(FUN ANIMAL FACTS/WILDLIFE) Super Bowl XLVIII is finally upon us, and this year’s match-up between the Seattle Seahawks and Denver Broncos is making history.
This is only the third time in Super Bowl history that both teams have animal mascots. The first time involved the Denver Broncos vs. the Atlanta Falcons in 1999, and the second time being between the Chicago Bears vs. the Indianapolis Colts in 2007. However, the truth behind the history and meaning of Seattle and Denver’s team names may surprise you.
A bronco is a term used in the United States, northern Mexico, and Canada in reference to “an untrained horse” or one that “habitually bucks.”
Derived from the Spanish language, the word broncos, which translates to rough and surly, was originally used to simply refer to the untrained, wild horses of North America who were prone to bucking when first mounted. This was the first-ever term to describe horses prior to domestication.
With time, however, bronco steadily departed from such innocent meanings. In modern days, the word is used to refer to bucking horses used in rodeo events. Commonly mounted by a cowboy, broncos have become a symbol of the Western United States. A silhouette of a cowboy riding a bronco is even displayed on the state of Wyoming’s flag.
There are two different opinions regarding bronco riding. Rodeo supporters maintain the broncos used in rodeo events are well cared-for animals, raised for performing and breeding.
However, many oppose rodeos because they believe the broncos suffer from abuse. Rodeo commissioners and proponents of the circuit staunchly deny that abuse occurs and that there are strict rules regarding the use of the animals.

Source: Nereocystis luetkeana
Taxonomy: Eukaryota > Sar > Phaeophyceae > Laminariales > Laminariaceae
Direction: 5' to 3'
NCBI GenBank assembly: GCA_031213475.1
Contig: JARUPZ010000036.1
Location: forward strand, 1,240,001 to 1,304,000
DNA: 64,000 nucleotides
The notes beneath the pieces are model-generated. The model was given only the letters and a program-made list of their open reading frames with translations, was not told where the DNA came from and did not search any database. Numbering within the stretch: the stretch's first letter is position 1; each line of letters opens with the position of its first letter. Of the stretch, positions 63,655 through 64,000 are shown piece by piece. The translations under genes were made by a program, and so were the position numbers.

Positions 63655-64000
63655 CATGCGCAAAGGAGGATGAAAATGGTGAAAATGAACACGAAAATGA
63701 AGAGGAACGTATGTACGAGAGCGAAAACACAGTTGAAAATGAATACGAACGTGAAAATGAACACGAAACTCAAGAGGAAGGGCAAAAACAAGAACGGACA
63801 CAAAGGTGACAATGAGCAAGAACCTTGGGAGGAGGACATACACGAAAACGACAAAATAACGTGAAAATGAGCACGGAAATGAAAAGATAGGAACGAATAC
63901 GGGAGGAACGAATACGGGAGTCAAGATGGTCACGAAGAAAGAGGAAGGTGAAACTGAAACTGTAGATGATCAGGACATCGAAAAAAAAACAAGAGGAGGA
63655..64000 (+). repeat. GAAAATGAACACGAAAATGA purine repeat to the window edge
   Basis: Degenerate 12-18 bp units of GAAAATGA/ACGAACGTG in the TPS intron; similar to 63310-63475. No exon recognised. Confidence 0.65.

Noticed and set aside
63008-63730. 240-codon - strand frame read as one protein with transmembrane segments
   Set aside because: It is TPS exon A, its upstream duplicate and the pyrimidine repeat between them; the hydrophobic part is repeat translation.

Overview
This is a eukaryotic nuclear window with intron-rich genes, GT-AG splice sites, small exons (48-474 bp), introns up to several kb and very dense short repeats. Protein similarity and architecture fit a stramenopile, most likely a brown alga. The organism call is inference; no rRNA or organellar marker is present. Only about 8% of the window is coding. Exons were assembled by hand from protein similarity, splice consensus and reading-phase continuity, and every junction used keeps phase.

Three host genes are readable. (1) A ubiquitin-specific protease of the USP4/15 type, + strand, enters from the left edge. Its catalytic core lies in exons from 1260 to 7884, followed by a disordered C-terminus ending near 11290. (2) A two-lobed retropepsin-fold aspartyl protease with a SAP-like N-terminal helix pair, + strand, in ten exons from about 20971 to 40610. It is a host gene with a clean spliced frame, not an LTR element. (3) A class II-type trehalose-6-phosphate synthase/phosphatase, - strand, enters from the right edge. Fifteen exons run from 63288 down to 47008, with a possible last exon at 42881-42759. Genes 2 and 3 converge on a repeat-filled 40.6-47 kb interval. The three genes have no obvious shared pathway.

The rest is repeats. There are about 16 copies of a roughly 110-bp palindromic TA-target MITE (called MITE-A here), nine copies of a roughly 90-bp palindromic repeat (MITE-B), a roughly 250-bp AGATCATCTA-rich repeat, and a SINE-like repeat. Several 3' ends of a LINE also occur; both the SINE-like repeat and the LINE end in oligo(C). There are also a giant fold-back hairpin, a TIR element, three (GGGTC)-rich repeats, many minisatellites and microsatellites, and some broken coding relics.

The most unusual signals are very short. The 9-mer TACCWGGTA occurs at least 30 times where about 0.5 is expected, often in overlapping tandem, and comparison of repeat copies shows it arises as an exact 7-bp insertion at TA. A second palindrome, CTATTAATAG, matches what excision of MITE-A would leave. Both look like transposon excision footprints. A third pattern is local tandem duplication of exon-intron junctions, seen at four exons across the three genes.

Yet overwhelming evidence lends to the belief that most rodeo horses are not well-cared for and are often abused or suffer from physical injuries due to events.
Broken bones, fractures, and disease are not uncommon in the industry, and the animals are often transported in highly crowded and unsanitary conditions. Often, harmful tools such as “hotshots” are used on the animals in order to elicit abnormally dramatic responses.
The transformation of an innocent word to one which holds strong connotations of violence, mistreatment, and cruelty has led to a polarization of feelings toward the term.
Bronco remains a highly endeared term for residents of Western states such as Wyoming, Colorado, Montana, Oklahoma, and Texas, and has led to the use of the name as a mascot for several sports teams and organizations, including the Denver Broncos.
The Broncos use both a live and costumed mascot. Thunder is a purebred Arabian gelding that acts as the club’s live mascot. Following every Denver Broncos touchdown, Thunder displays his impressive canter from one end zone to the other.
Seahawk is one of the many nicknames for the “Osprey,” a long-winged bird of prey. Ospreys are large white and brown birds who maintain a high position on the food chain. Besides seahawk, an osprey can also be referred to as “fish hawk” or “fish eagle.”
The osprey is the most widespread raptor in the world. They can be found on every continent except Antarctica. Like most raptors, osprey are migratory. They breed in temperate climates and are particularly suited to catch fish, their primary food source.
They possess a reversible fourth toe which allows them to grasp fish more securely by positioning two toes forward and two toes back. Also, the undersides of an osprey’s feet are covered in spiny spicules which prevent fish from wriggling free.
They plunge feet first into the water to seize prey and may even submerge completely. A little-known adaptation that facilitates these dives is the bird’s ability to close their nostrils.
Osprey are only slightly smaller than eagles. The female osprey is larger than the male and may be distinguished by her brown spotted necklace. They are one of the most difficult raptors to maintain in captivity.
Although ospreys have been on the endangered species lists in most states since the 1970′s, they have successfully increased numbers due to conservation efforts. They are, however, still considered threatened. Ospreys are vulnerable to loss of habitat and organochloride pesticides like DDT.
What’s most interesting, however, is that the Seattle Seahawks don’t even use an osprey as their iconic live mascot. Instead, the Seahawks use Taima the Hawk, who is released as the football team enters the stadium on game day.
Taima is an Augur Hawk or Augur Buzzard, a species quite common in Africa but unknown in North America outside of football stadiums and raptor rehab centers. They actually aren’t even seahawks: they prefer mountains, savannahs, and grasslands.
— Kayla Newcomer, exclusive to Global Animal